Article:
Urmila Pullat, Christopher Stone

A matter of life and death: a note on the ‘Policing and Pandemics’ webinar

Estimated reading time: 6 Minutes
Police in Brazil

The role of law enforcement during the COVID-19
crisis has come into sharp focus the world over. Last April, the Blavatnik
School of Government organised a webinar for its alumni on policing and
pandemics. Led by Christopher Stone, Professor of Practice of Public Integrity
at the School and international expert on policing and criminal justice reform,
the webinar was attended by more than 40 alumni from around the world.

Police in Brazil
Image by Alexandre FUKUGAVA from Pixabay

Police and civilian loss of life

Professor Stone began the webinar with details of
police officers on the frontlines who have lost their lives due to the virus
and the resulting huge cost to police organisations. The risks to police forces
assisting countries in tackling the crisis are huge, making it very complicated
and challenging for leaders to decide how best to utilise police personnel. Acknowledging
the sacrifices of police officers around the world, Professor Stone spoke about
the difficulty of balancing the health risks to police officers, the reduction
in numbers of police caused by the pandemic, and the increased need for police

Tragically, in some countries the forcefulness of
police responses appears to be far greater than justified by the danger
presented by the epidemic or by the failure of some residents to comply with curfews
and lockdowns. Civilian loss of life due to police violence seems to be the
result either of reckless encouragement by commanders and political leaders,
such as in the Philippines, or of undisciplined, poorly supervised deployments
in countries such as Nigeria, Uganda, India, and South Africa.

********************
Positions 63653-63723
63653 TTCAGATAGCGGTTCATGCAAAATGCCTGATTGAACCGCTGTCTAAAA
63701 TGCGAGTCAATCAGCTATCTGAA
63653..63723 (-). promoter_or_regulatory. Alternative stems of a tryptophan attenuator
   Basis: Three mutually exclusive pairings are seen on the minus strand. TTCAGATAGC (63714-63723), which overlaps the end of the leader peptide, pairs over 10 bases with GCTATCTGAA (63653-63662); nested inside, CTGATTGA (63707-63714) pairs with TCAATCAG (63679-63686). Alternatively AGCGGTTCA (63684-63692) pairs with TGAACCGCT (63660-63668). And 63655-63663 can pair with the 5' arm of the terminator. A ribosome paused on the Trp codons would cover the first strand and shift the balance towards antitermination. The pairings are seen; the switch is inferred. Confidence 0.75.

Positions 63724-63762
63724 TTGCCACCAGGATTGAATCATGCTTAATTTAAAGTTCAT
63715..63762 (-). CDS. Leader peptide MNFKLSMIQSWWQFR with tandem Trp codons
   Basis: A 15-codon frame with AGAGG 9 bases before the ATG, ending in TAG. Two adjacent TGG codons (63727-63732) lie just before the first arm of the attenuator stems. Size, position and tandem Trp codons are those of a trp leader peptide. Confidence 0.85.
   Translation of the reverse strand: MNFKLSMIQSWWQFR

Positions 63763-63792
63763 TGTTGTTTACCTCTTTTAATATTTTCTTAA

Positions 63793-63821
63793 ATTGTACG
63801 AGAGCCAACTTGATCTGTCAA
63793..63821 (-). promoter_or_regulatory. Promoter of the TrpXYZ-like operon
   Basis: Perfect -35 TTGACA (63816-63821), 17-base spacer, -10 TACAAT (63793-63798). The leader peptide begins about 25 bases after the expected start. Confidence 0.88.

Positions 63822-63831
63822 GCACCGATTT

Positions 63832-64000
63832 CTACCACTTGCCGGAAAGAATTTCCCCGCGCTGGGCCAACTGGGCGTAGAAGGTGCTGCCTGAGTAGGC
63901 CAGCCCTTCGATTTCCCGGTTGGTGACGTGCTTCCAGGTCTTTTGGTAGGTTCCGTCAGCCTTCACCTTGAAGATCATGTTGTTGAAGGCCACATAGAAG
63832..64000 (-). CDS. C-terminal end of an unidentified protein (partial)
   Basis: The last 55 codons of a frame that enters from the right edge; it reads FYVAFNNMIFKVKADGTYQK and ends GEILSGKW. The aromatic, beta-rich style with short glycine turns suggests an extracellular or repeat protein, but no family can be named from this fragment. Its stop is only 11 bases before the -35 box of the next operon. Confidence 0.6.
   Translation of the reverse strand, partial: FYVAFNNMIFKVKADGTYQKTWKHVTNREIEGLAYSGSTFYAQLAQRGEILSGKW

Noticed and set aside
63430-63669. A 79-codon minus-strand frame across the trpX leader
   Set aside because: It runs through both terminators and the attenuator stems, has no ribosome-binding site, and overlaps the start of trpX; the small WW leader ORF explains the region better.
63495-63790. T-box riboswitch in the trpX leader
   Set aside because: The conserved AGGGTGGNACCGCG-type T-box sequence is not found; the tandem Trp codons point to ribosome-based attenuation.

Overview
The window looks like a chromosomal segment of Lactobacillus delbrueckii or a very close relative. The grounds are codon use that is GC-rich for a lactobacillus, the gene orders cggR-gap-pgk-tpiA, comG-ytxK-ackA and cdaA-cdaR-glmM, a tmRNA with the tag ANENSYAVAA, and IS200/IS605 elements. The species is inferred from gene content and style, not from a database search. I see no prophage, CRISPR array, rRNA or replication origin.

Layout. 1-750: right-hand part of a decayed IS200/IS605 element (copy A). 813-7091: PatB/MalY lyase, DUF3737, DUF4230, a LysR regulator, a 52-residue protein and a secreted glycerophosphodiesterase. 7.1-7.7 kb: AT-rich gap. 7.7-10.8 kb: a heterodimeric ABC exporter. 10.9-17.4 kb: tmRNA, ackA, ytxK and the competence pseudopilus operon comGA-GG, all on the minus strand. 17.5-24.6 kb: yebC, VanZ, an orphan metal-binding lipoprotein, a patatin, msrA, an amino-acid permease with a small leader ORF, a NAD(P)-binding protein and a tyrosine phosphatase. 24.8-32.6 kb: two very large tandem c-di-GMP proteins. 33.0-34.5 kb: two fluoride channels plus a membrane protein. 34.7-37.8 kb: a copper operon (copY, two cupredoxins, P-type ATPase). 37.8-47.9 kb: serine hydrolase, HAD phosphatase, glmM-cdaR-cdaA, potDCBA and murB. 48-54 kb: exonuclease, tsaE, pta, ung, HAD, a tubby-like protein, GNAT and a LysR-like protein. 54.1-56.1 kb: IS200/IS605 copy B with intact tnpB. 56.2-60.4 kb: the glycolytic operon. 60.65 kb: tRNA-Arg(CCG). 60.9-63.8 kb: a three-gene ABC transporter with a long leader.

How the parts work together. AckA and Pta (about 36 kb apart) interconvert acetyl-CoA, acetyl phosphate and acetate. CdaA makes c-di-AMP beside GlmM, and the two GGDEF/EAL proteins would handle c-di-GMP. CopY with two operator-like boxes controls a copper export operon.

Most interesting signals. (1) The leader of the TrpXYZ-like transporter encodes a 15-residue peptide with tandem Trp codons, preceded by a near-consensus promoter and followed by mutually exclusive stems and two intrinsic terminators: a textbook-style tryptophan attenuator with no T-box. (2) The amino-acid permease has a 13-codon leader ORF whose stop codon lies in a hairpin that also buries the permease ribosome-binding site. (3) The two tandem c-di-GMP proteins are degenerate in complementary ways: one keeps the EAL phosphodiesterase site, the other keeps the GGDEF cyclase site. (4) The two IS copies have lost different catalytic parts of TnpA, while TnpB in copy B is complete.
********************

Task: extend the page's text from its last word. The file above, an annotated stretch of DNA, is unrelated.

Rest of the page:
While these extreme incidents have been
attracting attention, Professor Stone highlighted that they are but a tiny
fraction of overall police-civilian interactions around the world during the
pandemic. The ubiquitous nature of these lockdowns means that there are millions
of police-civilian interactions around the world. As the crisis progresses, it
is important for governments to account for how they have trained and instructed
police forces to interact with civilians.

The role of training and preparation

Governments everywhere have known a global
pandemic was inevitable and have planned for a moment like this for at least a
decade. Concepts like ‘social distancing’ are not new to police leaders in many
countries, even if constables and front-line police officers were likely
hearing them for the first time, much like many of us. Professor Stone shared
some examples of plans made by police organisations more than a decade ago. lLong
delays in the production of vaccines, specific requirements of lockdowns, the
need for trust and partnerships with local communities have all been anticipated
in extraordinary detail in many of these documents. Yet these plans seem to
have contributed little during COVID-19 and most police organisations have been
improvising as they go. They have been unprepared and unclear about what is
expected of them. Understanding why this happened is essential as we look at
learning lessons from the pandemic.

While restrictions on movement are in place in
most countries, there is a tremendous amount of variation in the specifics of
what different countries are requiring of their residents during the crisis.
Police forces are being asked to enforce very different versions of lockdowns,
protocolsand rules.  Some countries such
as Hungary have put severe penalties in place for interfering with quarantine
(including prison sentences), others have simply imposed tight curfews; some countries